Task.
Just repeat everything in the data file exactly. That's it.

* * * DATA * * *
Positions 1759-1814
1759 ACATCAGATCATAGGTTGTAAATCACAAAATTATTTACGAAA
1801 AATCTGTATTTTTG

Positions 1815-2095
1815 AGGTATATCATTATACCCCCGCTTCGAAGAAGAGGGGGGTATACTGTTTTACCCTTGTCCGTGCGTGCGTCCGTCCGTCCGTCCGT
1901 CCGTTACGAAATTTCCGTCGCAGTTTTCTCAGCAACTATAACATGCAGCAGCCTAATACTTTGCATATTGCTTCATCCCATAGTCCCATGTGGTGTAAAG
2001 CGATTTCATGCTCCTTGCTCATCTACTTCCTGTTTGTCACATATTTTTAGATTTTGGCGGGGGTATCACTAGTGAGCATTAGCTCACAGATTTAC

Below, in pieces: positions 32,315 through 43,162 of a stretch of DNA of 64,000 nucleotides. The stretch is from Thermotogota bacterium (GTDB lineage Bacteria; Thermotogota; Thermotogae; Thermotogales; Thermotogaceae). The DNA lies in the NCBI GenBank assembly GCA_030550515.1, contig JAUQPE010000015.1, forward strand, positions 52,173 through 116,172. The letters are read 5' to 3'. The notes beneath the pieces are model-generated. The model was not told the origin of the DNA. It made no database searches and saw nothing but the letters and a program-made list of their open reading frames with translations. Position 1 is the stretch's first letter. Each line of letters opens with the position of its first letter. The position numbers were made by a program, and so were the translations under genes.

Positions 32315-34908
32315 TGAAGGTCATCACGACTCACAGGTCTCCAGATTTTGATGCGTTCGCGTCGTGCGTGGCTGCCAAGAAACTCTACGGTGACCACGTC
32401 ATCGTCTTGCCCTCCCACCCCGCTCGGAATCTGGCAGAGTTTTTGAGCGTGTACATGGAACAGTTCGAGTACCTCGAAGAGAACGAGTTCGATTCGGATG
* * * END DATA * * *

Positions 1759-1814
1759 ACATCAGATCATAGGTTGTAAATCACAAAATTATTTACGAAA
1801 AATCTGTATTTTTG

Positions 1815-2095
1815 AGGTATATCATTATACCCCCGCTTCGAAGAAGAGGGGGGTATACTGTTTTACCCTTGTCCGTGCGTGCGTCCGTCCGTCCGTCCGT
1901 CCGTTACGAAATTTCCGTCGCAGTTTTCTCAGCAACTATAACATGCAGCAGCCTAATACTTTGCATATTGCTTCATCCCATAGTCCCATGTGGTGTAAAG
2001 CGATTTCATGCTCCTTGCTCATCTACTTCCTGTTTGTCACATATTTTTAGATTTTGGCGGGGGTATCACTAGTGAGCATTAGCTCACAGATTTAC

Below, in pieces: positions 32,315 through 43,162 of a stretch of DNA of 64,000 nucleotides. The stretch is from Thermotogota bacterium (GTDB lineage Bacteria; Thermotogota; Thermotogae; Thermotogales; Thermotogaceae). The DNA lies in the NCBI GenBank assembly GCA_030550515.1, contig JAUQPE010000015.1, forward strand, positions 52,173 through 116,172. The letters are read 5' to 3'. The notes beneath the pieces are model-generated. The model was not told the origin of the DNA. It made no database searches and saw nothing but the letters and a program-made list of their open reading frames with translations. Position 1 is the stretch's first letter. Each line of letters opens with the position of its first letter. The position numbers were made by a program, and so were the translations under genes.

Positions 32315-34908
32315 TGAAGGTCATCACGACTCACAGGTCTCCAGATTTTGATGCGTTCGCGTCGTGCGTGGCTGCCAAGAAACTCTACGGTGACCACGTC
32401 ATCGTCTTGCCCTCCCACCCCGCTCGGAATCTGGCAGAGTTTTTGAGCGTGTACATGGAACAGTTCGAGTACCTCGAAGAGAACGAGTTCGATTCGGATG